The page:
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Hesperidin Displays Relevant Role in the Nutrigenomic Effect of Orange Juice on Blood Leukocytes in Human Volunteers: A Randomized Controlled Cross-Over Study

  • Dragan Milenkovic ,

    Affiliation INRA, UMR 1019, UNH, CRNH Auvergne, Clermont-Ferrand, Clermont Université, Université d'Auvergne, Unité de Nutrition Humaine, BP 10448, Clermont-Ferrand, France

  • Christiane Deval,

    Affiliation INRA, UMR 1019, UNH, CRNH Auvergne, Clermont-Ferrand, Clermont Université, Université d'Auvergne, Unité de Nutrition Humaine, BP 10448, Clermont-Ferrand, France

  • Claude Dubray,

    Affiliation Inserm, CIC 501, Clermont-Ferrand, France

  • Andrzej Mazur,

    Affiliation INRA, UMR 1019, UNH, CRNH Auvergne, Clermont-Ferrand, Clermont Université, Université d'Auvergne, Unité de Nutrition Humaine, BP 10448, Clermont-Ferrand, France

  • Christine Morand

    Affiliation INRA, UMR 1019, UNH, CRNH Auvergne, Clermont-Ferrand, Clermont Université, Université d'Auvergne, Unité de Nutrition Humaine, BP 10448, Clermont-Ferrand, France



We previously showed, in healthy, middle-aged, moderately overweight men, that orange juice decreases diastolic blood pressure and significantly improves postprandial microvascular endothelial reactivity and that hesperidin could be causally linked to the observed beneficial effect of orange juice. The objective was to determine the effect of chronic consumption of orange juice on the gene expression profile of leukocytes in healthy volunteers and to assess to what extent hesperidin is involved in the effect of orange juice.

Methodology/Principal Findings

Volunteers were included in a randomized, controlled, crossover study. Throughout three 4-week periods, volunteers consumed daily: 500 ml orange juice, 500 ml control drink plus hesperidin or 500 ml control drink and placebo. Blood samplings were performed on 10 overnight-fasted subjects after the 4-week treatment period. Global gene expression profiles were determined using human whole genome cDNA microarrays. Both orange juice and hesperidin consumption significantly affected leukocyte gene expression. Orange juice consumption induced changes in expression of, 3,422 genes, while hesperidin intake modulated the expression of 1,819 genes. Between the orange juice and hesperidin consumption groups, 1,582 regulated genes were in common. Many of these genes are implicated in chemotaxis, adhesion, infiltration and lipid transport, which is suggestive of lower recruitment and infiltration of circulating cells to vascular wall and lower lipid accumulation.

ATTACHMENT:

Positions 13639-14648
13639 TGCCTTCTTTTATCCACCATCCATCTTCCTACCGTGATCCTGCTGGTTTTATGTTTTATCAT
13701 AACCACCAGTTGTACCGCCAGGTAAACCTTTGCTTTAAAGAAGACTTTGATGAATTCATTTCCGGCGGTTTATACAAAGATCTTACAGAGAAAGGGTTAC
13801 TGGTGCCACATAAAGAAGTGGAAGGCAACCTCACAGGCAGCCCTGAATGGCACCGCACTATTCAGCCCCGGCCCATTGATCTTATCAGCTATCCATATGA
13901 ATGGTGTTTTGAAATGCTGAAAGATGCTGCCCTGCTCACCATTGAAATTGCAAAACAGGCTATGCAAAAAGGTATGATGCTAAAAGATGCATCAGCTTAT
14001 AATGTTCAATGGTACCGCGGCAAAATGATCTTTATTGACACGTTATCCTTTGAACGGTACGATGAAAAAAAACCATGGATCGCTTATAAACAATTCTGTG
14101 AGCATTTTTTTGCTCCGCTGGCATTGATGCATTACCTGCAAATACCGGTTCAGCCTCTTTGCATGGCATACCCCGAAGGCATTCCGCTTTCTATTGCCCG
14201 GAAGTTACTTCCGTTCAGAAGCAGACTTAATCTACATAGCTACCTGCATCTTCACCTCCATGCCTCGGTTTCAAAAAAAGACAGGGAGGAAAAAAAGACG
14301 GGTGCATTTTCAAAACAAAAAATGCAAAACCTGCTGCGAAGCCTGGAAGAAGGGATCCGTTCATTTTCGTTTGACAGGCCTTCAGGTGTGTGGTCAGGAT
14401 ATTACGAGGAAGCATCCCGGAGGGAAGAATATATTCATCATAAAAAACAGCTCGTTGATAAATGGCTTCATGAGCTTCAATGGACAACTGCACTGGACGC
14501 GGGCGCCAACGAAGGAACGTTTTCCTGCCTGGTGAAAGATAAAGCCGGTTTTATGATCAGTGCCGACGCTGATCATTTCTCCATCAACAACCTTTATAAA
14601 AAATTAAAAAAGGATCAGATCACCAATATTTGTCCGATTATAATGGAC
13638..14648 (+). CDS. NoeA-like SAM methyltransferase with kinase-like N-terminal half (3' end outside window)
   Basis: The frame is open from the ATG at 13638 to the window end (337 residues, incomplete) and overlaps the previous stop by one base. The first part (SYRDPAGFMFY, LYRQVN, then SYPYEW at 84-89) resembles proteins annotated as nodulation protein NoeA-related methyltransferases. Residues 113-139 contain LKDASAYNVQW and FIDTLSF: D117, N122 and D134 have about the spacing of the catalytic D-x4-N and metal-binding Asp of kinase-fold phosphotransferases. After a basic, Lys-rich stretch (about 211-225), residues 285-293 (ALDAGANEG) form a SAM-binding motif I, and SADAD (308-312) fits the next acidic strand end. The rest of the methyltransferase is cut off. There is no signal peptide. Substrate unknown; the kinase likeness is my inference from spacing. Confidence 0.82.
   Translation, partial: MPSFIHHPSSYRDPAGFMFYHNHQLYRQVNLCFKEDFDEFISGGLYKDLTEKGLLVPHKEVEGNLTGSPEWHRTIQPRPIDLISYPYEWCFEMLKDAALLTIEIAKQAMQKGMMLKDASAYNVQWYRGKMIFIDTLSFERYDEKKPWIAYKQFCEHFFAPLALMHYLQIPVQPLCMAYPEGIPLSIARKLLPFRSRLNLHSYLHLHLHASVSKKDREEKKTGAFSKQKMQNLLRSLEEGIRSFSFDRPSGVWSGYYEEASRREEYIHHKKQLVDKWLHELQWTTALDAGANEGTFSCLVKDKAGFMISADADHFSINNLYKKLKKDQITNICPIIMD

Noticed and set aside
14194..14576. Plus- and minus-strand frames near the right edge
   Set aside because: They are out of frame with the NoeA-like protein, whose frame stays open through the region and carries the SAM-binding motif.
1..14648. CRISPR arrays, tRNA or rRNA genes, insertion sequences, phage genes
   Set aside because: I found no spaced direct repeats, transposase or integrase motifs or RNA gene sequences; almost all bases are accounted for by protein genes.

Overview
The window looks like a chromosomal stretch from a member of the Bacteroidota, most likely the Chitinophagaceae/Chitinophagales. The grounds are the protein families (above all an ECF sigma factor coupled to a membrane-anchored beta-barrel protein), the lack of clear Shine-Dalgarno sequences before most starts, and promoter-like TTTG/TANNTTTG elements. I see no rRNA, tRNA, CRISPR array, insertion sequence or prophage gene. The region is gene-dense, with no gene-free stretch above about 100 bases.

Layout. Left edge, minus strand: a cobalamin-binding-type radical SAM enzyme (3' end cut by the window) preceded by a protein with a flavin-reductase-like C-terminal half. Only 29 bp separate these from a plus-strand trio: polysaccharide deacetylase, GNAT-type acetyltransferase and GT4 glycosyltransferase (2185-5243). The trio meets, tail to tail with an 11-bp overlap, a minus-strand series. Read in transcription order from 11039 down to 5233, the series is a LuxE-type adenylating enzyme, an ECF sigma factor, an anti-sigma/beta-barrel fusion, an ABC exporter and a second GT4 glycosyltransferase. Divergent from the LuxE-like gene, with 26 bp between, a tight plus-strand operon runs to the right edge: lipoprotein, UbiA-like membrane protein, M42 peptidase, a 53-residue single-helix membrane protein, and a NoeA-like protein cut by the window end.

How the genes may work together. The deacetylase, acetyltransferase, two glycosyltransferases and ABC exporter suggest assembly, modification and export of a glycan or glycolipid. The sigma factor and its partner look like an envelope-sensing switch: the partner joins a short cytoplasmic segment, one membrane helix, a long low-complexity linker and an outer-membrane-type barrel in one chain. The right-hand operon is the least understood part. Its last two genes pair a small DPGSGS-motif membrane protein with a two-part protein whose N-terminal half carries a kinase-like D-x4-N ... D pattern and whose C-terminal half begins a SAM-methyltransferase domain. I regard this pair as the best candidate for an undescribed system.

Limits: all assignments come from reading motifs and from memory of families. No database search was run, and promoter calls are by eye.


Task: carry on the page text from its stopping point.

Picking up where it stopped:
This study shows that regular consumption of orange juice for 4 weeks alters leukocyte gene expression to an anti-inflammatory and anti-atherogenic profile, and hesperidin displays a relevant role in the genomic effect of this beverage.

Trial Registration NCT 00983086


We previously showed, in healthy, middle-aged, but moderately overweight men, that orange juice decreased diastolic blood pressure and significantly improved postprandial microvascular endothelial reactivity [1]. Furthermore, our study strongly suggested that hesperidin, its major flavonoid, is causally linked to the observed beneficial effect of orange juice. These vascular protective effects of orange juice and the possible specific role of hesperidin in mediating these effects are in agreement with a recent prospective study that showed convincing results for an association between the dietary intake of flavanones and flavanone-rich foods and reduced risks of coronary heart diseases [2]. Other clinical studies in healthy subjects have also shown that orange juice consumption reduced oxidative DNA damage and may prevent meal-induced oxidative and inflammatory stress in circulating blood mononuclear cells [3], [4]. The reduction of reactive oxygen species generation and NF-κB binding following orange juice intake could possibly be due to its flavonoid content, as suggested by in vitro results. In fact, these changes occurred when mononuclear cells were incubated with hesperetin, while fructose or ascorbic acid did not cause any change [3]. Nevertheless, much remains to be done to advance the understanding of the mechanisms by which the orange juice and some of its constituents could exert protective health effects. Nevertheless, much work remains in order to advance our understanding of the mechanisms by which orange juice and some of its constituents could exert protective health effects.